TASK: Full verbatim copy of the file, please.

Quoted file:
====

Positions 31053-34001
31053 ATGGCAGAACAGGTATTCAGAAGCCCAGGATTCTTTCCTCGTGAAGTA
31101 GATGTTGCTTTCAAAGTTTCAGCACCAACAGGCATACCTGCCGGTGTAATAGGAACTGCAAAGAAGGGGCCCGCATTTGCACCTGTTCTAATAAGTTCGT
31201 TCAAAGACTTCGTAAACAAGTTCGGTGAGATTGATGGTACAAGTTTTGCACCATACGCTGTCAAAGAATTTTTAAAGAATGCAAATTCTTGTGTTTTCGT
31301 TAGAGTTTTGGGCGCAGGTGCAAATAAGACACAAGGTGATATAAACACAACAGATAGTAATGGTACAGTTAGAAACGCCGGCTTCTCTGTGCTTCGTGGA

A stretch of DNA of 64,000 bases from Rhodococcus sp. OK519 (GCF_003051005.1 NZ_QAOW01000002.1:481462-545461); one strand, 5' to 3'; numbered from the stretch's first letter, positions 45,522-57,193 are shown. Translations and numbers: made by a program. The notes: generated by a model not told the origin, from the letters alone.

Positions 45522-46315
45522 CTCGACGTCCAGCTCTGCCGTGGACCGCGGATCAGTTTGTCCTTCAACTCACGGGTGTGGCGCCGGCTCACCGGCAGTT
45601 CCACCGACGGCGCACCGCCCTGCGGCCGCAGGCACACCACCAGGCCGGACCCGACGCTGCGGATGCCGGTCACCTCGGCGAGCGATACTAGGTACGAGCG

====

Positions 31053-34001
31053 ATGGCAGAACAGGTATTCAGAAGCCCAGGATTCTTTCCTCGTGAAGTA
31101 GATGTTGCTTTCAAAGTTTCAGCACCAACAGGCATACCTGCCGGTGTAATAGGAACTGCAAAGAAGGGGCCCGCATTTGCACCTGTTCTAATAAGTTCGT
31201 TCAAAGACTTCGTAAACAAGTTCGGTGAGATTGATGGTACAAGTTTTGCACCATACGCTGTCAAAGAATTTTTAAAGAATGCAAATTCTTGTGTTTTCGT
31301 TAGAGTTTTGGGCGCAGGTGCAAATAAGACACAAGGTGATATAAACACAACAGATAGTAATGGTACAGTTAGAAACGCCGGCTTCTCTGTGCTTCGTGGA

A stretch of DNA of 64,000 bases from Rhodococcus sp. OK519 (GCF_003051005.1 NZ_QAOW01000002.1:481462-545461); one strand, 5' to 3'; numbered from the stretch's first letter, positions 45,522-57,193 are shown. Translations and numbers: made by a program. The notes: generated by a model not told the origin, from the letters alone.

Positions 45522-46315
45522 CTCGACGTCCAGCTCTGCCGTGGACCGCGGATCAGTTTGTCCTTCAACTCACGGGTGTGGCGCCGGCTCACCGGCAGTT
45601 CCACCGACGGCGCACCGCCCTGCGGCCGCAGGCACACCACCAGGCCGGACCCGACGCTGCGGATGCCGGTCACCTCGGCGAGCGATACTAGGTACGAGCG